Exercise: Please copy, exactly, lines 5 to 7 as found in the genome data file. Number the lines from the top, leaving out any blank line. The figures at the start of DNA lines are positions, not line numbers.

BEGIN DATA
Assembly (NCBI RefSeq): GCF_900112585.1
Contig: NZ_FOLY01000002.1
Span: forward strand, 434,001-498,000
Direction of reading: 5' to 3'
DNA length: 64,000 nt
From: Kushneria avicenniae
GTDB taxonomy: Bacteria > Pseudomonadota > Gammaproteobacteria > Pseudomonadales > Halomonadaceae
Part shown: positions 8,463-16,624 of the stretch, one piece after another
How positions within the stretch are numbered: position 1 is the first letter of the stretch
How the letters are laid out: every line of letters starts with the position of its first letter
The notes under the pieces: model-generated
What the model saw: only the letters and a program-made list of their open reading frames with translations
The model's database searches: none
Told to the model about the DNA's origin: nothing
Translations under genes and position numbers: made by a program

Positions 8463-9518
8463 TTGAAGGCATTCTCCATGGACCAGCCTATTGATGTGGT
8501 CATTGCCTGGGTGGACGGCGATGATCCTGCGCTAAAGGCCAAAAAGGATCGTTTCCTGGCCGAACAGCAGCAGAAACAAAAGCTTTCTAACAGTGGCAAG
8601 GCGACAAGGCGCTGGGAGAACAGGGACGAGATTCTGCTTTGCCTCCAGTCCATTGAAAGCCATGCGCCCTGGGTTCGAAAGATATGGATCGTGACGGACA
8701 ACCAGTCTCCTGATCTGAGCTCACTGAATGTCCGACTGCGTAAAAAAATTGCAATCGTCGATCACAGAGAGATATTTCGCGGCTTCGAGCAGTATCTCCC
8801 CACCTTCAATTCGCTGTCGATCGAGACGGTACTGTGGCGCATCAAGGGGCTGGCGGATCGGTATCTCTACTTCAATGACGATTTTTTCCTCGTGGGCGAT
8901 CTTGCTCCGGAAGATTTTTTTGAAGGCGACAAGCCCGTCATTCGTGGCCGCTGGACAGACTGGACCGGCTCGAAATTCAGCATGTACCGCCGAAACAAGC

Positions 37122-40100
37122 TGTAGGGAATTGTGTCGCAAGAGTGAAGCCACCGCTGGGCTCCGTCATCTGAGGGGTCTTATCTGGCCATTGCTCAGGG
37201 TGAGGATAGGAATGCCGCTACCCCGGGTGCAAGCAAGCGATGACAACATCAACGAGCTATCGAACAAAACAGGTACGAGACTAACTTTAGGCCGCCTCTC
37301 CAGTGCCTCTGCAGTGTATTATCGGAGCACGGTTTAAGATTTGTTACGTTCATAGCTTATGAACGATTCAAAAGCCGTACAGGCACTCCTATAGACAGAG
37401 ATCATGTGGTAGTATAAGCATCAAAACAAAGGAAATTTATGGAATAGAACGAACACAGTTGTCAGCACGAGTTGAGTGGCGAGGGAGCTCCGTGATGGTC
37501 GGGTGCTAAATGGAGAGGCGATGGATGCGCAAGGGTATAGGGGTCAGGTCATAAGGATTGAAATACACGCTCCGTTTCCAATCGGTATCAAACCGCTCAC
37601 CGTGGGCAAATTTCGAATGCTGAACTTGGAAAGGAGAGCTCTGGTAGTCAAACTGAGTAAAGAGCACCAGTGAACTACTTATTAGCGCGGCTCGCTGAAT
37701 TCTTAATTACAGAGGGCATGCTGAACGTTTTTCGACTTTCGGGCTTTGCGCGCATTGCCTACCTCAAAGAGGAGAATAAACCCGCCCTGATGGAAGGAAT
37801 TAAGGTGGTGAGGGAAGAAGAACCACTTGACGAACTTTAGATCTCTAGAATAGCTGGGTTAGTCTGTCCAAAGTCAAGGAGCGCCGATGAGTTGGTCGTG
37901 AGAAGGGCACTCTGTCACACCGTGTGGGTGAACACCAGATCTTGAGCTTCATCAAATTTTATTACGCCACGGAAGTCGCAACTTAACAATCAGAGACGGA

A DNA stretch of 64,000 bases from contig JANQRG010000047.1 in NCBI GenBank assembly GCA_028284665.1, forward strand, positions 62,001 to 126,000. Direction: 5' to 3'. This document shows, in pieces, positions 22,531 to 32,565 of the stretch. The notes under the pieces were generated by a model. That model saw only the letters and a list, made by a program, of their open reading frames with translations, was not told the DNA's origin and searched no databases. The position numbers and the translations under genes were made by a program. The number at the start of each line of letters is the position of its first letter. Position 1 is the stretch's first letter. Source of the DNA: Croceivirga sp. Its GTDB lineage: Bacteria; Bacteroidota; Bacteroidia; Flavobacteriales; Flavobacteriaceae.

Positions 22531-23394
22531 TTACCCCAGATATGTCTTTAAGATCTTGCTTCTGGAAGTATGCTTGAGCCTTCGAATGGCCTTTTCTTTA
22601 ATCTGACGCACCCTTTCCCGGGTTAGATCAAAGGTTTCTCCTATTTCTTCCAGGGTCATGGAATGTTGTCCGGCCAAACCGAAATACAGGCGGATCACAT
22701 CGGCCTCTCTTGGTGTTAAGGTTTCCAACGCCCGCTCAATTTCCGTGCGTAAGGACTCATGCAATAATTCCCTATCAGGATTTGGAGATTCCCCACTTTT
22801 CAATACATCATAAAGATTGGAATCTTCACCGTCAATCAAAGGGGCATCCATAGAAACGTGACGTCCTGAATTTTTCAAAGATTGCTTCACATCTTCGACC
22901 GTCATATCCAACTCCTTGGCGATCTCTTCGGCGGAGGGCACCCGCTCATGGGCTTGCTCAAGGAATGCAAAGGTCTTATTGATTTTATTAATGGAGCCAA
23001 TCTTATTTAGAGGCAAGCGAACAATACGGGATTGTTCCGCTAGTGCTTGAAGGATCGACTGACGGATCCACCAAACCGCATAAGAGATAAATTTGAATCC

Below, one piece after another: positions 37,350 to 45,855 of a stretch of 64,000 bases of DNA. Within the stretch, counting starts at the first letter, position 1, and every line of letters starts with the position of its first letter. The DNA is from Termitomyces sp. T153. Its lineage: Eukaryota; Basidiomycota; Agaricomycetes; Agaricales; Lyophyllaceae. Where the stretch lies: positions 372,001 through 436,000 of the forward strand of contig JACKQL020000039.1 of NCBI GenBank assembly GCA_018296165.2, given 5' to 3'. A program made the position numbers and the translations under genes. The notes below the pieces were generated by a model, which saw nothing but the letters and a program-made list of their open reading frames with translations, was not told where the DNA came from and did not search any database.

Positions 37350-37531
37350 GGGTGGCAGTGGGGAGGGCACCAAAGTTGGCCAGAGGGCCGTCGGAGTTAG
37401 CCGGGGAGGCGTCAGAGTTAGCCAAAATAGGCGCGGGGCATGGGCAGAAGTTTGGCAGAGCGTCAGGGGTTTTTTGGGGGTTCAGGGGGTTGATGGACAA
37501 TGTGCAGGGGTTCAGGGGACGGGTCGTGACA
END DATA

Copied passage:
DNA length: 64,000 nt
From: Kushneria avicenniae
GTDB taxonomy: Bacteria > Pseudomonadota > Gammaproteobacteria > Pseudomonadales > Halomonadaceae